We all have a computer, smartphone, tablet, but do we know what happens to them when they no longer work? Do we really know how to properly recycle waste that has highly toxic materials in it? Most importantly, are we aware of the damage we are doing to the environment if we do not recycle this waste and disperse it into the environment?
In our continent, less than 40% of all the electronic waste that ends up in the ecological islands is recycled (the remainder is delivered to the undifferentiated waste bin). Recycle practices, between one state and another, remain heterogeneous: if in 2017 Croatia virtuously recovered 81.3 % of all its WEEE waste, in Italy the percentage does not go beyond 32.8 %. A Swedish company - Stena Recycling ® - has decided to change the game by offering a new life to plastomers destined for disposal and transforming them into innovative ecological plastics.
Even the New Life Project association is responsible for giving our e-waste a second use. If instead of throwing away our computers, we salvaged their working parts, we would regenerate PCs with no claim to speed, but absolutely functional for the most common operations. This would result in new working equipment that could then be donated to schools, associations and families that don’t have economic possibilities to buy them.
Almost all electronic waste is composed of non-biodegradable chemical substances able to damage the environment (mercury, cadmium, lead, CFC, etc.). At a bureaucratic level, five classes of WEEE have been identified: R1 (refrigeration equipment); R2 (large whites, such as washing machines and economy cookers); R3 (TVs and monitors); R4 (lighting equipment and other); R5 (neon, mercury vapor lamps, iodide, sodium).
Properly recycling all these partially toxic components means do the planet a favor, because many elements (that could pollute water, air, earth and therefore also human beings) are eliminated without dispersing themselves in the environment. If dangerous chemical components (like those in electronic devices) are released into the environment, they can contaminate our aquifers and soils, creating serious damage in the countryside.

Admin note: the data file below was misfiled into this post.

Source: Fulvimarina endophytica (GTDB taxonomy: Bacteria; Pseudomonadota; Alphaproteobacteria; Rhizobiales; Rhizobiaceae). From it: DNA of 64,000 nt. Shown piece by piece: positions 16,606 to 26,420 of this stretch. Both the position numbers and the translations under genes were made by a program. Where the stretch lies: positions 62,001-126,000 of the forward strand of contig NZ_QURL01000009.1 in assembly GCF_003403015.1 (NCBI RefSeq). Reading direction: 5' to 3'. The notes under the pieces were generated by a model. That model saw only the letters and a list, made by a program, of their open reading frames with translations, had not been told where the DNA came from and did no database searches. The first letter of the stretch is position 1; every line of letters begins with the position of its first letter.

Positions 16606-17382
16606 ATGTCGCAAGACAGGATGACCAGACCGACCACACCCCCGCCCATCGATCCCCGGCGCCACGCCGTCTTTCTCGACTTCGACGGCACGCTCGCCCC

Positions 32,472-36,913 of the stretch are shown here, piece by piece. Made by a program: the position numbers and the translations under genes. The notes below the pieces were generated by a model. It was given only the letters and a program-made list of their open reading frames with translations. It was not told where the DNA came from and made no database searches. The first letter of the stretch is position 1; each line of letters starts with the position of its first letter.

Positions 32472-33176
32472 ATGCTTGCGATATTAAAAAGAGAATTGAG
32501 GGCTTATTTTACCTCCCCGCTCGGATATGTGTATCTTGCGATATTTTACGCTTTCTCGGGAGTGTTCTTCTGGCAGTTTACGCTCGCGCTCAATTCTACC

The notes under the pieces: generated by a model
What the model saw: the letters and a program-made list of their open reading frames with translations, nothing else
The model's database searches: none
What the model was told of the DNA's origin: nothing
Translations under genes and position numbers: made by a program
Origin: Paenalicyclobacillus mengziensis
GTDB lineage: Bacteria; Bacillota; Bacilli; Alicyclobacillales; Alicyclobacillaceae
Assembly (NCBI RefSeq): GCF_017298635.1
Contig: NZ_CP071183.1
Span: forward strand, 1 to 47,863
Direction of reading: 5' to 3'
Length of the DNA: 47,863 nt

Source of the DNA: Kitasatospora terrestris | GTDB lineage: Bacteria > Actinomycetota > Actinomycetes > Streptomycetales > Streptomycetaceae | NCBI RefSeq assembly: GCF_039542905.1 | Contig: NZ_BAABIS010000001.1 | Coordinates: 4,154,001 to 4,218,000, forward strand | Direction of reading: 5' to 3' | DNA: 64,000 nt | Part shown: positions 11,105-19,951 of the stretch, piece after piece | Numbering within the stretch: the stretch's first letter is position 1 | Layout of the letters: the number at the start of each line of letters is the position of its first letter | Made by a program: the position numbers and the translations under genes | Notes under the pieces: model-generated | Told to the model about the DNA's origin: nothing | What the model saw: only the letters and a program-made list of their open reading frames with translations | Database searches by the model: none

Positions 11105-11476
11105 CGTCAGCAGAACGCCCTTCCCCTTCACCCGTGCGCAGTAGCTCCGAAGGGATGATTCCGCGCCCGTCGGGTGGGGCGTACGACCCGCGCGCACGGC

And our electronic waste is usually illegally shipped in illegal dumps in poor countries, causing a huge damage to environment and human beings who work in those dumps to try to scrape together some money. Where there’s poverty, desperation, and a lot of misery, even recycle electronic waste is often the only lifeline for the population, and those who work in these dumps suffer serious health problems because they are handling dangerous substances without any protection.
Unfortunately, desperation and toxicity go hand in hand, and people without means are enslaved, forced to do a job that they wouldn’t do, but it serves to ensure families at least some sustenance. The electronic waste huge toxicity creates damages to the environment, animals, human beings who meet them, and often they are children who sadly do this work.
You can say that electronic waste, if not properly disposed, is a source of distress to everyone, and protecting nature, animals, and children can and should be a priority. We can no longer afford to look the other way and pretend nothing has happened; if we protect nature, we also protect the little ones who are our future.
Maybe buying durable products and foregoing planned obsolescence could be the key to avoid too much waste, technological and otherwise, and all together we can and should push companies to build assets that can be used for a long time and are easily repairable to give them a new life.